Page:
Migrating users from LDAP to Authentik

For several years (the earliest timestamp I could find is from 2016), I have been using OpenLDAP (a.k.a slapd) as the source of truth for user accounts in my homelab. The initial setup was tricky – especially figuring out the “memberOf” overlay to get group memberships – but once I had it nailed down and put it into Puppet manifests, it was rock solid. The setup is still rock solid, but definitely starts showing its age: friendly user-interfaces for self-service are rare (I’ve been using LTB’s Self Service Password, but it only allows users to change their password, not email address etc.), and modern features like multi-factor authentication need to be re-implemented by each application, instead of being centrally managed by the authentication source.

Thus, in 2022 it was time to look for something new. There are lots of choices available in this space, but Authentik in particular struck me as simple to set up and use. For this reason it seems that in recent months Authentik has become a bit of a “secret tip” in self-hosting circles.

Despite the small number of users of my homelab, I was reluctant to start from scratch with my authentication source. I was looking for a way to automatically import the user accounts from OpenLDAP into Authentik – and it turns out that Authentik makes this super easy, if you know what to look for. The following guide shows how to set up and use an LDAP Source in Authentik, and that it can simply be removed again without deleting the user accounts, thereby acting as an import functionality.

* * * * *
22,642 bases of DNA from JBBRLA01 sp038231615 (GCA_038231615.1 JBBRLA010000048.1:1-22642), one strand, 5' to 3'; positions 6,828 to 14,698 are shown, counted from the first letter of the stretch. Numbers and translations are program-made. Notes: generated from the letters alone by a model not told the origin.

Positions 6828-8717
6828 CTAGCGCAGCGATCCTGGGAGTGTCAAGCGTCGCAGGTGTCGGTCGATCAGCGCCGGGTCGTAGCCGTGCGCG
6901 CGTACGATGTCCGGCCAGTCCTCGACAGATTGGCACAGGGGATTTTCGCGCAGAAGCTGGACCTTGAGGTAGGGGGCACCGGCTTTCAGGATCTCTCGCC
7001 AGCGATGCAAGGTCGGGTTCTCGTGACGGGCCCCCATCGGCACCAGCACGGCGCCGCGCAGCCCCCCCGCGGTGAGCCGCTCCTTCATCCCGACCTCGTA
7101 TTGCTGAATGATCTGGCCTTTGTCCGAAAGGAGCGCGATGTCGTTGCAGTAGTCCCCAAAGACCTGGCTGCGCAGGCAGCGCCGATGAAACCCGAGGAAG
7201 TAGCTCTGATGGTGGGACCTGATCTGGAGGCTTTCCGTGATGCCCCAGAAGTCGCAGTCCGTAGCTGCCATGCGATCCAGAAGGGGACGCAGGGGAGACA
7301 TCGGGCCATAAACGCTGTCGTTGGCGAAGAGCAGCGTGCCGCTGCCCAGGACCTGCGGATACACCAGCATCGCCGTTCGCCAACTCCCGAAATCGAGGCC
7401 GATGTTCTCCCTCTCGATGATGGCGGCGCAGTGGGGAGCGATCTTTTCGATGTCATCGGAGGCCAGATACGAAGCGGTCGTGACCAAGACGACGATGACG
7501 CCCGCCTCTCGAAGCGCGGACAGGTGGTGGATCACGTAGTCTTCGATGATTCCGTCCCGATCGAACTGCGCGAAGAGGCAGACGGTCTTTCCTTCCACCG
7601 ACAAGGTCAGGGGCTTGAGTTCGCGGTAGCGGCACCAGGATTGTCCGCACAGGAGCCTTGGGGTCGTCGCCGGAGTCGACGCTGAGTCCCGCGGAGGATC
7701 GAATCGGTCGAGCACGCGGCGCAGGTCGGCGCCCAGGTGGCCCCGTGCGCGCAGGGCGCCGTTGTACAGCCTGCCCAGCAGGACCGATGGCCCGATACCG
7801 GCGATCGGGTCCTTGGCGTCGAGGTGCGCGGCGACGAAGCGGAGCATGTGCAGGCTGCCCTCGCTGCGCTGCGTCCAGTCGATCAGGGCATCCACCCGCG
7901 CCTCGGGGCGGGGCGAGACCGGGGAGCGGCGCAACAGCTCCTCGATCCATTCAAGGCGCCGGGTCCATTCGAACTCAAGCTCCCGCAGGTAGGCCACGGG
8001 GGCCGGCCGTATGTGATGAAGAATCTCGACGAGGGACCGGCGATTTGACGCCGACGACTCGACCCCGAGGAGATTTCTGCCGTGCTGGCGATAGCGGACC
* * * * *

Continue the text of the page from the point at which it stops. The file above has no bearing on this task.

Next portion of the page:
My (old) setup consists of an OpenLDAP server (slapd 2.4.47 on Debian 10 Buster) with TLS encryption (i.e. ldaps instead of StartTLS).

Authentik is version 2021.12.5 and installed with their official Helm chart 5.2.1:

  secret_key: "ThisIsNotASecretKey"
    enabled: false
    password: "ThisIsNotASecurePassword"

  enabled: true
    - host: auth.example.com
        - path: "/"
          pathType: Prefix

  enabled: true
  postgresqlPassword: "ThisIsNotASecurePassword"
  enabled: true

After adding the Helm repository , run helm install authentik authentik/authentik and then open https://auth.example.com/if/flow/initial-setup/ to set a password for the admin user.

Syncing with OpenLDAP

After logging in as the admin user, you should be greeted with the following dashboard. Navigate to the “Directory” section in the left sidebar and choose “Federation & Social Login”. Then, click the blue “Create” button and select “LDAP Source”.

Authentik Dashboard Overview

Authentik Dashboard Overview

Give your LDAP Source a human-friendly name and a unique identifier (slug). Then, scroll down to the Connection settings section.

Here is the full configuration I used. Below you will find detailed explanations for each field.

Authentik LDAP Source configuration

Authentik LDAP Source configuration

For the Server URI you can either use ldap:// or ldap://example.com if your server is un-encrypted OR uses StartTLS (in this case tick the checkbox below), or ldaps://example.com if your server uses regular TLS encryption. Optionally, you can specify a port if your server uses a non-default port (add :386 for regular connections or :686 for TLS-encrypted connections at the end).

If your server uses the encrypted LDAP protocol and does not use a publicly trusted (self-signed) TLS certificate, then you first need to import this certificate into Authentik and then select it in TLS Verification Certificate. Otherwise, you can leave this field empty.

Enter the CN and Password of a user account that can bind to the LDAP server.